Frederick Douglass February 1, 1818 - February 20, 1895
Most famous for his autobiography Douglass has given readers, students, and historians a look at what life as a slave was like during slavery’s end in the United States. His story is one of endurance and to many is seen as an important part of American history with the determination of one man showing that freedom is worth fighting for no matter the opposition. Before gaining his freedom in 1830, Douglass learned how to read from a combination of determination and cunning. However, he did not hoard what he learned, but would often teach others exposing others to possibilities. After gaining his freedom Douglass would spend his life advocating the rights for Black Americans and for women as well.
Alice Walker February 9, 1944 - Present
The Pulitzer Prize winning author behind the world renown book The Color Purple (1982) told the story of an African American woman dealing with the issues of both racism and patriarchal culture within African American communities. She started her career as an activist at Spelman College where she met her mentor Howard Zinn who is best known for his activism during the Civil Rights movement. Through her capacity as an author, she became a leader in the Black Arts movement. Walker has dedicated her life to boast social justice and activism through both her writings and time.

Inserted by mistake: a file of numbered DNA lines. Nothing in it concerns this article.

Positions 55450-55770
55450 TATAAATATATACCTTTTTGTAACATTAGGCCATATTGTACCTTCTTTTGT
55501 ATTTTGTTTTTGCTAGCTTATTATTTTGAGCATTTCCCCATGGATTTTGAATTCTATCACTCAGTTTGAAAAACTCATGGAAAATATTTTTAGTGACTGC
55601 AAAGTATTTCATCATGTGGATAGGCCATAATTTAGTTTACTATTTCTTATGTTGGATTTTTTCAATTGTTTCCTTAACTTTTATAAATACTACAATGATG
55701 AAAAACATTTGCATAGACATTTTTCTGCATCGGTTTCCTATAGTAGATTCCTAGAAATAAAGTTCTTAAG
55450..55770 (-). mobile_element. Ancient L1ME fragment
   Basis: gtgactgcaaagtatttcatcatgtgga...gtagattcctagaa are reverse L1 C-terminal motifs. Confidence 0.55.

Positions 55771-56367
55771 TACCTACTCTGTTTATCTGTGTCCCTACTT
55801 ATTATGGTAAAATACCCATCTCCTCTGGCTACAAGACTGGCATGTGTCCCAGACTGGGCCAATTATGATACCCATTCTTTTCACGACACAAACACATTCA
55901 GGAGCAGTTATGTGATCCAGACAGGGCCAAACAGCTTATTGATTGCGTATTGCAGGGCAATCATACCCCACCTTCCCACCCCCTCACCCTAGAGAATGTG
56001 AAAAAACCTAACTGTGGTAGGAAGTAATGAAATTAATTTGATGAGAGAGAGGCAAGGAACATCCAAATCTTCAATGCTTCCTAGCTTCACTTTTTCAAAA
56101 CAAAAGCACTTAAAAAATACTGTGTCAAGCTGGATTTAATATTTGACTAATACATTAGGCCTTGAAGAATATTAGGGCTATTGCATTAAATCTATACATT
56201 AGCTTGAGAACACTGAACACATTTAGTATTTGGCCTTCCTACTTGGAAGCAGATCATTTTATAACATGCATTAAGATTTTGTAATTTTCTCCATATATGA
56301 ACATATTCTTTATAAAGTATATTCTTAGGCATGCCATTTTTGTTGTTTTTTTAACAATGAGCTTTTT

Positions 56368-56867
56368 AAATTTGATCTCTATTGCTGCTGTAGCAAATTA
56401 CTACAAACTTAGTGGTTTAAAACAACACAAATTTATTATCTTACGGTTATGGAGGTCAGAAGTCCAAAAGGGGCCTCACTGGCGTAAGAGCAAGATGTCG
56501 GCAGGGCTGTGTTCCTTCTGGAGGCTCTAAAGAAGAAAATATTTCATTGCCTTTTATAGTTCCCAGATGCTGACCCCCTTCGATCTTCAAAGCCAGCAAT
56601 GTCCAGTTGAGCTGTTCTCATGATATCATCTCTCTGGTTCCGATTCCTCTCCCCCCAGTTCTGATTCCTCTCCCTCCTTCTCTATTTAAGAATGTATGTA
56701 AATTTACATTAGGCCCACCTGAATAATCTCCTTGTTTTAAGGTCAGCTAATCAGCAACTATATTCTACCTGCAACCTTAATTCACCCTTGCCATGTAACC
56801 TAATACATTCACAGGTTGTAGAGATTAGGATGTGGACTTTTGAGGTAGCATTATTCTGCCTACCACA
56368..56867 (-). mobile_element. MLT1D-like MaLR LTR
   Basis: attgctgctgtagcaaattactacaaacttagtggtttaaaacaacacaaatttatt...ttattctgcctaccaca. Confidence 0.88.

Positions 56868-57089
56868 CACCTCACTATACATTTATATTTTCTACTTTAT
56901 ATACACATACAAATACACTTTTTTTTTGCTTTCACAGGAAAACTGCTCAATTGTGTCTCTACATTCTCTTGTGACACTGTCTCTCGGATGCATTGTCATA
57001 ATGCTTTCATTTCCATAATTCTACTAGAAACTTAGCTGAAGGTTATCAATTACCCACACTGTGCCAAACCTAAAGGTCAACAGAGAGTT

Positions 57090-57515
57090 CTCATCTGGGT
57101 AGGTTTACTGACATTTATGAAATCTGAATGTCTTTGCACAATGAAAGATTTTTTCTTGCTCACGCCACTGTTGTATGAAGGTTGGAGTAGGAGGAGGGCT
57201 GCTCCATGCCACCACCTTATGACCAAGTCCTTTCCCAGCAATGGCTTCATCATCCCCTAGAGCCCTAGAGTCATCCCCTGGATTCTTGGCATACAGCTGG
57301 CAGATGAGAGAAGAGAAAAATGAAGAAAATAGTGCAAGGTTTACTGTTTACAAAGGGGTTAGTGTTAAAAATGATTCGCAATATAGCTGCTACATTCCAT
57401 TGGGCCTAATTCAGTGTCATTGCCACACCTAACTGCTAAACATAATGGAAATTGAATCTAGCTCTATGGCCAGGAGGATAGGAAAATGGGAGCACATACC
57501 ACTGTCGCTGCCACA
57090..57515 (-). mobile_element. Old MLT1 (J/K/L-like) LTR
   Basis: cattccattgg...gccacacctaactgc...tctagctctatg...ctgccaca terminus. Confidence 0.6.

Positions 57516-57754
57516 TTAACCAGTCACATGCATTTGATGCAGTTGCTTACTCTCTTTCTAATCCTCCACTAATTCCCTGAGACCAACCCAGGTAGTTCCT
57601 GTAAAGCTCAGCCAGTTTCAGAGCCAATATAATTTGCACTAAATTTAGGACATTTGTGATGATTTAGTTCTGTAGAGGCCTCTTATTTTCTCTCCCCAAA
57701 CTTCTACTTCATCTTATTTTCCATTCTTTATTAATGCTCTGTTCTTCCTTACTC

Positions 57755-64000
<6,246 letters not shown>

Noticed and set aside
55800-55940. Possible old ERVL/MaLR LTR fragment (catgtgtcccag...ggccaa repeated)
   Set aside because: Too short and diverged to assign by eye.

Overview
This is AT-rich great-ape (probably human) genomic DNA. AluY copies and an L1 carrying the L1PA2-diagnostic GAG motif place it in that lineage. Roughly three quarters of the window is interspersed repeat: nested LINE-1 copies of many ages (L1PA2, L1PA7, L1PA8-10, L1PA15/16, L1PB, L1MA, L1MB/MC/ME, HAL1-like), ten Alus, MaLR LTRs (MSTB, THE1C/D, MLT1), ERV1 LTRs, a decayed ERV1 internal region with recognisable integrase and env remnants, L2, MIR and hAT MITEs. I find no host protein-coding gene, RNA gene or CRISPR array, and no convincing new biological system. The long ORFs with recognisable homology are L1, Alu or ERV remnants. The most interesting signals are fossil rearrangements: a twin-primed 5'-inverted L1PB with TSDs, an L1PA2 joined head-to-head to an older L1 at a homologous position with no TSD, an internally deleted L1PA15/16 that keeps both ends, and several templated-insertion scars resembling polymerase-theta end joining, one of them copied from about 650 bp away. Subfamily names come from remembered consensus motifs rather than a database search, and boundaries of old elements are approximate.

Leymah Gbowee February 1, 1972 to Present
A peace and women’s rights activist Gbowee is best known for leading the Women of Liberia Mass Action for Peace that is said to have brought an end to the Second Liberian Civil War in 2003. Gbowee’s focus was to better her nation and for the betterment of women. She has worked alongside Ellen Johnson Sirleaf for this goal. During the First Liberian Civil War (1989-1996) she faced the ravages of war at a young age and from this experience she would join UNICEF to become a social worker to aid those with the trauma of war. For her work she was awarded the Nobel Peace Prize in 2011.